CRTC lowers wholesale broadband rates to boost competition among providers

CRTC announcement was welcomed by the Canadian Network Operators Consortium

Canada’s telecoms regulator says it has lowered the rates for wholesale broadband access as it looks to increase competition among internet providers.

The lower rates announced by the CRTC Thursday means it will be cheaper for smaller internet providers to buy broadband capacity on the networks owned by the big telecom providers.

The CRTC requires that the large cable and telephone companies make available parts of their network, at rates set by the regulator, to improve competition and lower prices.

In 2016, the CRTC set interim wholesale rates after it decided the rates proposed by the telecom companies were not “just and reasonable.”

It says the final rates are 15 to 43 per cent lower than the interim rates for monthly capacity, and three to 77 per cent lower for access rates.

ALSO READ: CRTC to bring in ‘code of conduct’ for internet providers

“As the demand for faster broadband speeds grows, we are putting measures in place to ensure Canada’s internet market remains dynamic,” said CRTC chair and CEO Ian Scott in a statement.

Major telecom companies have warned that their investments in expanding infrastructure could be impacted if wholesale rates are set too low.

The CRTC announcement was welcomed by the Canadian Network Operators Consortium, which represents smaller internet providers.

“This is just a great decision for broadband consumers in Canada, because it opens the door to lower prices, higher speeds, and the great innovative services that members of CNOC and companies like us perform,” said Matt Stein, chairman of the CNOC and CEO of Distributel.

Byron Holland, president and CEO of the Canadian Internet Registration Authority, said in a statement that he welcomed the decision, and encouraged the regulator not to delay in also setting wholesale rates for faster fibre-based home internet access.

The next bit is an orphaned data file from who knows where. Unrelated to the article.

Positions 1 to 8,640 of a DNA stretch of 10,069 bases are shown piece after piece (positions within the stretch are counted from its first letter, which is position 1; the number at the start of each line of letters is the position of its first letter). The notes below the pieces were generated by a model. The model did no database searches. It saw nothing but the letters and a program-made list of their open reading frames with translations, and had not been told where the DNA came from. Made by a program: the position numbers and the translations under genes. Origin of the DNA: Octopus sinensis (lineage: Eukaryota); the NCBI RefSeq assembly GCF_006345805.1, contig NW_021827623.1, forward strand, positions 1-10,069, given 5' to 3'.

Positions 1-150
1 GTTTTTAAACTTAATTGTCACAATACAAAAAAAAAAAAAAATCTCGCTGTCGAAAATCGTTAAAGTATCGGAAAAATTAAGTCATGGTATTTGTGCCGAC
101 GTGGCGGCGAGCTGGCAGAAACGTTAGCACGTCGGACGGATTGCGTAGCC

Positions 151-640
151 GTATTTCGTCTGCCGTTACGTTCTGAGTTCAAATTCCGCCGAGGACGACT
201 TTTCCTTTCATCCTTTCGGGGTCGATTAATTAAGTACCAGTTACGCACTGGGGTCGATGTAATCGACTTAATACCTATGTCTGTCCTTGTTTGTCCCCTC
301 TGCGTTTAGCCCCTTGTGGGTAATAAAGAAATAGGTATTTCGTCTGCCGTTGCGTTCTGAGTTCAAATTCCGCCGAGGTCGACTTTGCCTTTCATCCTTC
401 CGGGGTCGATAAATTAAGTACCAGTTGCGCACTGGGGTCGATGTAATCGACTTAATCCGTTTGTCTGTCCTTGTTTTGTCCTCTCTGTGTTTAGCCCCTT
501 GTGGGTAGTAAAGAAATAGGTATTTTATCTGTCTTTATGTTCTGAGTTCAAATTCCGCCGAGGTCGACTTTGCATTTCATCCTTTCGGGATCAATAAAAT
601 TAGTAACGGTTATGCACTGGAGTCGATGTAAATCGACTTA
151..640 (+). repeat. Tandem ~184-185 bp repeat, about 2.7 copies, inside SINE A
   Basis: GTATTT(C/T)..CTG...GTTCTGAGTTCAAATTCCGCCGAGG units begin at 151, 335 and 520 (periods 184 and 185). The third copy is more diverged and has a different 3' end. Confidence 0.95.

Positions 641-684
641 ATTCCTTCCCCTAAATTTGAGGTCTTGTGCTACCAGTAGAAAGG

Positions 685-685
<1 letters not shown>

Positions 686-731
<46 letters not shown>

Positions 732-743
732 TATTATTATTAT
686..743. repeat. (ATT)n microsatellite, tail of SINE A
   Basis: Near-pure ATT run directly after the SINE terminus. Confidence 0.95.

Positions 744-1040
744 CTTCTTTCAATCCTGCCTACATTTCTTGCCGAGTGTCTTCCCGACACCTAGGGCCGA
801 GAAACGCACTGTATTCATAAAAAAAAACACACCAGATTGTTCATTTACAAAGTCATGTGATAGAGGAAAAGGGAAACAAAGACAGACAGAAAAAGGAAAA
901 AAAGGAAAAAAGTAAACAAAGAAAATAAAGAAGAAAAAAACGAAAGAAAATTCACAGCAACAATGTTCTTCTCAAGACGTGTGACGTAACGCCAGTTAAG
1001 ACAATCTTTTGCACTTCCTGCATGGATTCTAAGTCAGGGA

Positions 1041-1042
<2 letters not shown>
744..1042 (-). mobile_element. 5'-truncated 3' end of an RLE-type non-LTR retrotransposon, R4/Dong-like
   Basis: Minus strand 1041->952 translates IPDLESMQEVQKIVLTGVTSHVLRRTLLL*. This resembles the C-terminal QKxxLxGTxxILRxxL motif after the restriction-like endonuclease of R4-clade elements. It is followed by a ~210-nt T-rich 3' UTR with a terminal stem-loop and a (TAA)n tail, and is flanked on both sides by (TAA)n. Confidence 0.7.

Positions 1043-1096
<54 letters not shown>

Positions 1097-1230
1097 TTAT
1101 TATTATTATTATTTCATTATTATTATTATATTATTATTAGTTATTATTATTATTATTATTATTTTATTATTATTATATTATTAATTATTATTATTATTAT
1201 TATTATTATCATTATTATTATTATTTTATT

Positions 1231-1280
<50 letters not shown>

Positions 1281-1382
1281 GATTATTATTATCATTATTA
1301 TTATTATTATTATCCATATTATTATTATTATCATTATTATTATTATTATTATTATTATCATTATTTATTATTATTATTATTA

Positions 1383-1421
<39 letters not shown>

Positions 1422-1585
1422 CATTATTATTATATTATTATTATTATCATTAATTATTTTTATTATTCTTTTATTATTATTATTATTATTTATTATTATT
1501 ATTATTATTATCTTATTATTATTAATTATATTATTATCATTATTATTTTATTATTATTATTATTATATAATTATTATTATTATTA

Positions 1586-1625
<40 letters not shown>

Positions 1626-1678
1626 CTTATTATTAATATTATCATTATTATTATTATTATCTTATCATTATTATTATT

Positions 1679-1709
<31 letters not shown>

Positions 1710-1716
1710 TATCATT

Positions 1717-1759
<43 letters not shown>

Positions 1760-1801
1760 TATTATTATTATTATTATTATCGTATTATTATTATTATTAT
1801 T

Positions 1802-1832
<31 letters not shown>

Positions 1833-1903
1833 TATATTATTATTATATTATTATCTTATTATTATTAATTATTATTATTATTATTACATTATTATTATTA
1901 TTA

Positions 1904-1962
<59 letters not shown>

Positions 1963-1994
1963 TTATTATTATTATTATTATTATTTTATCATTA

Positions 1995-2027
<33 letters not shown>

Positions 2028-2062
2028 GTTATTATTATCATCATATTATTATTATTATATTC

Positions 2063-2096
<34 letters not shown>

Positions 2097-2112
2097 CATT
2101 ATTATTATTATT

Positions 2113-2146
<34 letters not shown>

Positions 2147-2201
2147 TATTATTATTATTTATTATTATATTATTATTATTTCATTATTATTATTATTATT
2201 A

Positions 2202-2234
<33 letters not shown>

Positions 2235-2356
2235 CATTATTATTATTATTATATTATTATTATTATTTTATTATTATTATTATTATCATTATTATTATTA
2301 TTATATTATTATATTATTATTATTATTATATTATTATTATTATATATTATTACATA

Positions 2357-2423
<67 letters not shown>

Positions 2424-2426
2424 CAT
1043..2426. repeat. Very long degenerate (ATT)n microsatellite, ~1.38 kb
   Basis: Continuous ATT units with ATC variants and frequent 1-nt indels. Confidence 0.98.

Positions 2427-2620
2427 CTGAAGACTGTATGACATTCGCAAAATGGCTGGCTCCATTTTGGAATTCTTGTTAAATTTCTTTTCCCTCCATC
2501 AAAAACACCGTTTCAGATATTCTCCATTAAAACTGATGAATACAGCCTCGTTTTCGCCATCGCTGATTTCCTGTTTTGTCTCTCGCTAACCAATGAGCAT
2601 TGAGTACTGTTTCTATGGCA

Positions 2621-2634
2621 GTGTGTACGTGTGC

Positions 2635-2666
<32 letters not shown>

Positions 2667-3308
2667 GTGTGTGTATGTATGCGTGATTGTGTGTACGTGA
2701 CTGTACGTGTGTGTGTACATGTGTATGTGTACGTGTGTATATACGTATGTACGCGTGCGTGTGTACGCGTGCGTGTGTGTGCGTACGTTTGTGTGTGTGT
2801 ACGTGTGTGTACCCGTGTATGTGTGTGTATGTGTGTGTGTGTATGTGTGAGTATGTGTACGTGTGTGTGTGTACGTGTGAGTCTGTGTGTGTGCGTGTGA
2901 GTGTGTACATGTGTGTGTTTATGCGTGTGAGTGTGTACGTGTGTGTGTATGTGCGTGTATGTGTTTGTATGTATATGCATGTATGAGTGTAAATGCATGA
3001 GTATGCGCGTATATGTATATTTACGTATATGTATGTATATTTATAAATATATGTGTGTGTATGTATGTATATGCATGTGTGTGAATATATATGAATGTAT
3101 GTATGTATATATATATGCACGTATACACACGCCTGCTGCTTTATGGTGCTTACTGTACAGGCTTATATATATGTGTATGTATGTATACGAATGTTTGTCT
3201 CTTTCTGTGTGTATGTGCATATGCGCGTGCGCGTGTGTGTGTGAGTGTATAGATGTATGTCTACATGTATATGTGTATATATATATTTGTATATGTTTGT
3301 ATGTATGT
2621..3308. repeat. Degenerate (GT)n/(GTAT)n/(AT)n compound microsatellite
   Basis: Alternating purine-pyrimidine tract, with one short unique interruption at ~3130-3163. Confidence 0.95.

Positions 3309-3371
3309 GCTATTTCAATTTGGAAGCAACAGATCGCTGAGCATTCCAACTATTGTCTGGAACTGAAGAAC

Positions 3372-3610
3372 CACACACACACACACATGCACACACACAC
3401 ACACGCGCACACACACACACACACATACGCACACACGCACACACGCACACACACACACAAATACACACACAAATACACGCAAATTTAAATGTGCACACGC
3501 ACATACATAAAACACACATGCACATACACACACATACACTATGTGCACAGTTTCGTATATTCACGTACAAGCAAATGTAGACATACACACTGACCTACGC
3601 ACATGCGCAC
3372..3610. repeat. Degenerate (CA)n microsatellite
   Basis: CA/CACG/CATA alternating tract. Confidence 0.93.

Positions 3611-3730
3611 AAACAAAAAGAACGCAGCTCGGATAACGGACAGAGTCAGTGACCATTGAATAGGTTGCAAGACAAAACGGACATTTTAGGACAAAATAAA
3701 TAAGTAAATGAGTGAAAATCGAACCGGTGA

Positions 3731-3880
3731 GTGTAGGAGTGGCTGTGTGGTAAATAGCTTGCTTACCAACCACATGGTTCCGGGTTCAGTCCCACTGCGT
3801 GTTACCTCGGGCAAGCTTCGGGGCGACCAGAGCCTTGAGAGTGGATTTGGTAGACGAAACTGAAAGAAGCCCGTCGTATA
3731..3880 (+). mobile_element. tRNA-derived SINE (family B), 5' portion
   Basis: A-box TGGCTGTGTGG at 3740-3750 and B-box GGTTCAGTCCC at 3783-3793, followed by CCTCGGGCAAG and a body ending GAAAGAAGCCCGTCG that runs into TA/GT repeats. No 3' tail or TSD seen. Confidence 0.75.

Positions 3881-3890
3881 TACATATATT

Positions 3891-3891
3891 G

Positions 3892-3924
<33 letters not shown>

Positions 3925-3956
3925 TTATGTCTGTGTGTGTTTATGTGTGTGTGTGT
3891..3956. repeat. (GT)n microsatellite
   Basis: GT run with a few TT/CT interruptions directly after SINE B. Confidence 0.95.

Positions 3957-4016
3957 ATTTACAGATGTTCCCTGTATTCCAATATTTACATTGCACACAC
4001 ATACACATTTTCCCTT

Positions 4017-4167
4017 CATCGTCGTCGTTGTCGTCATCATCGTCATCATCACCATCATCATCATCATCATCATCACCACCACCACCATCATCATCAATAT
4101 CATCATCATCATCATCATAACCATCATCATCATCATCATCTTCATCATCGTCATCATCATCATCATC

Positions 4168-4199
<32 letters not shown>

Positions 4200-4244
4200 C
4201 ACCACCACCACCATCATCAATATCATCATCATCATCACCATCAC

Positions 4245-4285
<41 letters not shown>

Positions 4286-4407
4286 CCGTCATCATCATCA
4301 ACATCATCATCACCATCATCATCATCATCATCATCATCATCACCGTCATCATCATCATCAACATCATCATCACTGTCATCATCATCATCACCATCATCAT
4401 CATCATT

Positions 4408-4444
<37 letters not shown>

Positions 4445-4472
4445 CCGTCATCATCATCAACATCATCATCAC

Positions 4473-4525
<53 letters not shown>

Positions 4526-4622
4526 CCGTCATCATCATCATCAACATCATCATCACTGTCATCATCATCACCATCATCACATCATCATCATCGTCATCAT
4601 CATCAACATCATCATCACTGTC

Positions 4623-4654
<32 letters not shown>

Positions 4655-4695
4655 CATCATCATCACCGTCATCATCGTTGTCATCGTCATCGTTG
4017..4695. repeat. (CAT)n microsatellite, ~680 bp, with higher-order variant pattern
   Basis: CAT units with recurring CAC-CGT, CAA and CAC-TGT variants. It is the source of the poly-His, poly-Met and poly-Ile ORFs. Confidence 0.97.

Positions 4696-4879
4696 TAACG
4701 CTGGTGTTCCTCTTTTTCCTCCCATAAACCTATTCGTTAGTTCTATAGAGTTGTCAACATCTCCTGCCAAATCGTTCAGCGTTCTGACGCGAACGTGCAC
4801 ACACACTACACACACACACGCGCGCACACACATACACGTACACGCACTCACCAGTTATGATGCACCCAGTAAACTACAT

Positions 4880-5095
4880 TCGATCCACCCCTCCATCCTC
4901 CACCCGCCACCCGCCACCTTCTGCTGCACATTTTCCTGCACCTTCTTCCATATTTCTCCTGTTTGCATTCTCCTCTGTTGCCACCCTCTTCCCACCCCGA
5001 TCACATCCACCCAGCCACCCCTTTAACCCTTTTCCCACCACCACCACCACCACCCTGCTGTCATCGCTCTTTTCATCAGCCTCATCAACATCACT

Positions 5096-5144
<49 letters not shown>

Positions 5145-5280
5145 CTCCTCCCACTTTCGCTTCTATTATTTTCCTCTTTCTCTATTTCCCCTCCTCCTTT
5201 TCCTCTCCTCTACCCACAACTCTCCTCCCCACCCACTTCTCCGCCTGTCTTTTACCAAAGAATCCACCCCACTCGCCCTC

The Canadian Press

Like us on Facebook and follow us on Twitter.

Get local stories you won't find anywhere else right to your inbox.
Sign up here

Just Posted

Budget is dam good!

Proposed 2020 budget include no tax increase and road repaving

Breakfast Club of Canada launches the day right

P.R.M.S. students are fed the benefits of community partnerships

Chinese New Year celebrates 2020 year of the rat

Lions woken in rare traditional Chinese New Year ceremony

Terrace cab stolen, found destroyed along Hwy 16 riverbank at rest stop near Prince Rupert

Driver was sent to hospital after stealing the running vehicle from company lot

Wet’suwet’en pipeline supporters speak up

“Protesters get one side of the story and they stand up with their fists in the air.”

Protecting privacy key to stopping spread of COVID-19, B.C. health officials say

The number of coronavirus cases in B.C. remains at seven

UPDATE: Arrests made, tires slashed on patrol cars in northern B.C., says RCMP

But a Gitxsan hereditary chief says 14 were arrested, as fight over natural gas pipeline continues

Toffoli scores OT winner as Canucks beat Habs 4-3

Demko makes 37 saves for Vancouver

Private clinics would harm ‘ordinary’ people using public system in B.C.: lawyer

Health Minister Adrian Dix announced in 2018 that the government would begin to fine doctors $10,000

B.C. terminates contract with hospice society refusing assisted death

Delta Hospice Society loses hospital service fund of $1.5 million

Child in hospital following fatal crash that killed father, sibling on B.C. highway

The single vehicle crash occured near Kamloops on Highway 5A

‘Die!’: Vernon councillor mailed death threat

This story contains information that might be sensitive to some readers

Hidden message connects Castlegar homeowners decades apart

The Rodgers family was surprised when a message fell out of the walls as they were renovating

Most Read